The American Meteorological Society (AMS) promotes the development and dissemination of information and education on the atmospheric and related oceanic and hydrologic sciences and the advancement of their professional applications. There are three houses named the Harrison Gray Otis House in Boston Massachusetts, USA. Atmospheric sciences is an umbrella term for the study of the atmosphere, its processes the effects other systems have on the atmosphere and the effects of the atmosphere Oceanography (from the greek words Ωκεανός meaning Ocean and γράφω meaning to write also called oceanology or Hydrology (from Greek Yδωρ hudōr, "water" and λόγος logos, "study" is the study of the movement distribution and quality of Founded in 1919, the American Meteorological Society has a membership of more than 11,000 professionals, professors, students, and weather enthusiasts. Year 1919 ( MCMXIX) was a Common year starting on Wednesday (link will display the full calendar of the Gregorian calendar (or a Common Some members have attained the designation "Certified Consulting Meteorologist (CCM)", many of whom have expertise in the applied meteorology discipline of atmospheric dispersion modeling. Atmospheric dispersion modeling is the mathematical simulation of how air pollutants disperse in the ambient atmosphere. To the general public, however, the AMS is best known for its "Seal of Approval" to television and radio meteorologists.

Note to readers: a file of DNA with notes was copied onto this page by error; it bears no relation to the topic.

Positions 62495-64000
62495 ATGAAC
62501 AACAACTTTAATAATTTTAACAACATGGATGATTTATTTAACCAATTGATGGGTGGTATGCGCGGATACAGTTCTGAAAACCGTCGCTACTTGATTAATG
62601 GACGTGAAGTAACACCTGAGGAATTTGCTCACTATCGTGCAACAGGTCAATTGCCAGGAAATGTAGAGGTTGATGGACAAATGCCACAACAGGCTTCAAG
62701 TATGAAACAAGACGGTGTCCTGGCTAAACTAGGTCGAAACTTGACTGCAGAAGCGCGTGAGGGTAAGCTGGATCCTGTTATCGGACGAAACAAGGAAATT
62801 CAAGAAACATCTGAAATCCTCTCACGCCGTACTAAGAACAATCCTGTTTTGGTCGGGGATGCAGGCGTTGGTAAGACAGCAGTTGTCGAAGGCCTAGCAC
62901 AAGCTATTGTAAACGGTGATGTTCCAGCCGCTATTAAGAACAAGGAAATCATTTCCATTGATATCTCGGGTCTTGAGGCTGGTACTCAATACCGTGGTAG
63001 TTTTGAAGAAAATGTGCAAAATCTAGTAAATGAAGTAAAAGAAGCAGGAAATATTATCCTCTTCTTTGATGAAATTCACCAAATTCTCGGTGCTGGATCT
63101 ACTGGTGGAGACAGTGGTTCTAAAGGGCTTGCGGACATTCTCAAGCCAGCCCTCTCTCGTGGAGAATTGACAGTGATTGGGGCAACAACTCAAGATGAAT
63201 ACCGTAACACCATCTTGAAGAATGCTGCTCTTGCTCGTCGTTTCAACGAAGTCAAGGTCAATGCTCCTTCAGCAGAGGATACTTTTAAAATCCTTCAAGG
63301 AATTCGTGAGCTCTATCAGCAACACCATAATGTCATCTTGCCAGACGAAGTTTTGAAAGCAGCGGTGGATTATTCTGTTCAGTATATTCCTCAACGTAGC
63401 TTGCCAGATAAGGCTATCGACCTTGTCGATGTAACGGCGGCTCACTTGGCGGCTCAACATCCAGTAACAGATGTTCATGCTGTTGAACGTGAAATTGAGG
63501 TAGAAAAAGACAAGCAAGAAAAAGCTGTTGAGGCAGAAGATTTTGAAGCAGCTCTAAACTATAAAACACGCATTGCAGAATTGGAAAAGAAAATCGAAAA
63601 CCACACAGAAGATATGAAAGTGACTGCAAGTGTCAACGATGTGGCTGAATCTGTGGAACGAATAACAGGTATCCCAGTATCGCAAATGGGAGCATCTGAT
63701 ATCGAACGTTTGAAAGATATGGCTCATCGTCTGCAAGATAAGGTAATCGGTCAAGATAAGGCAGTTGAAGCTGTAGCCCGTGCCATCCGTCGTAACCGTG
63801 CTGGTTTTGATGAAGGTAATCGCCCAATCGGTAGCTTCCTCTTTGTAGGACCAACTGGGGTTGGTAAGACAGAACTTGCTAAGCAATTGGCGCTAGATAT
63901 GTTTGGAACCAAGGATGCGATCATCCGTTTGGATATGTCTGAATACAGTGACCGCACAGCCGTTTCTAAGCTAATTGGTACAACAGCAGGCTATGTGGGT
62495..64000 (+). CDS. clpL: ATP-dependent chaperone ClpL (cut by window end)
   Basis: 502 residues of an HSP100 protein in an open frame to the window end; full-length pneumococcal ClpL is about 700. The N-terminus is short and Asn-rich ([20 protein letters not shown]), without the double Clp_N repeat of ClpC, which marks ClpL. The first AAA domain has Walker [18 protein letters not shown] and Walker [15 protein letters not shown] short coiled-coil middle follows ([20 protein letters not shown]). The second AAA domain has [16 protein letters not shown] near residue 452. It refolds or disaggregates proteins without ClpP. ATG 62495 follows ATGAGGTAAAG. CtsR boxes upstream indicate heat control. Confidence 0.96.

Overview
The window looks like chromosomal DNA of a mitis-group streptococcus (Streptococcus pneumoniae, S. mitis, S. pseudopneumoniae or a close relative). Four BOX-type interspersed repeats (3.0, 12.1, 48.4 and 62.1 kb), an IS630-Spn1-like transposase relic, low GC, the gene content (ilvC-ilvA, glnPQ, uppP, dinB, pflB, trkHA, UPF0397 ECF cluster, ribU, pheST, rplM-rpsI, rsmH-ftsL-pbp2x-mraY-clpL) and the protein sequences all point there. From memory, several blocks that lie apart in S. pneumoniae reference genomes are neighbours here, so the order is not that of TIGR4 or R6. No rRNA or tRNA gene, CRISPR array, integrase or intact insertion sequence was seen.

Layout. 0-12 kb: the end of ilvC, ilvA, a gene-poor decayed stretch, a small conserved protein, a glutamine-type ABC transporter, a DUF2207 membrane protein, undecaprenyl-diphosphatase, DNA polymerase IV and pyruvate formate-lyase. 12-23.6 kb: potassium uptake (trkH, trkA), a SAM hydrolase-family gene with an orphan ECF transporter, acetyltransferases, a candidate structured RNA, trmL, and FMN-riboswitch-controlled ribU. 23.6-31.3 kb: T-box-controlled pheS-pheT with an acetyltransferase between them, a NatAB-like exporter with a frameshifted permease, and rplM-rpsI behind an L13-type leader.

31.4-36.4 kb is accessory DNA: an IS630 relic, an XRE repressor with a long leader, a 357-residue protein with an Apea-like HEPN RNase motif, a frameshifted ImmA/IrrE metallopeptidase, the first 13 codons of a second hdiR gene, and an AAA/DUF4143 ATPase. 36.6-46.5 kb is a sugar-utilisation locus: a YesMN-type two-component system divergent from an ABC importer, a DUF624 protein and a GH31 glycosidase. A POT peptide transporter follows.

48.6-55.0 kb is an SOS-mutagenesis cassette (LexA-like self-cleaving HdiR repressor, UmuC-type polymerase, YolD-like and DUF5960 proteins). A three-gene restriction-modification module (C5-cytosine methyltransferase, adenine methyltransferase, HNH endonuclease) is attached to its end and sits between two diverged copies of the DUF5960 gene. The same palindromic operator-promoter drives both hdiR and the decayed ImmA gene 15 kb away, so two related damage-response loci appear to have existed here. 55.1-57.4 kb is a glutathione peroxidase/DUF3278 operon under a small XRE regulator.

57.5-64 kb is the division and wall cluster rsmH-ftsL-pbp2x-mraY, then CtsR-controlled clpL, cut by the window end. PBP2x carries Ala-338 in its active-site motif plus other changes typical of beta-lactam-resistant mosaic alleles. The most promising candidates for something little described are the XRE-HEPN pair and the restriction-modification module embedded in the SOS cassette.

The AMS publishes nine atmospheric and related oceanic and hydrologic journals — in print and online — sponsors more than 12 conferences annually, and offers numerous programs and services. There is also an extensive network of local chapters.
The AMS has published a number of policy statements on issues related to its competence on subjects such as drought, ozone and climate change research. Ozone depletion describes two distinct but related observations a slow steady decline of about 4 percent per decade in the total amount of Ozone in Earth's Climate change is any long-term significant change in the “average weather” that a given region experiences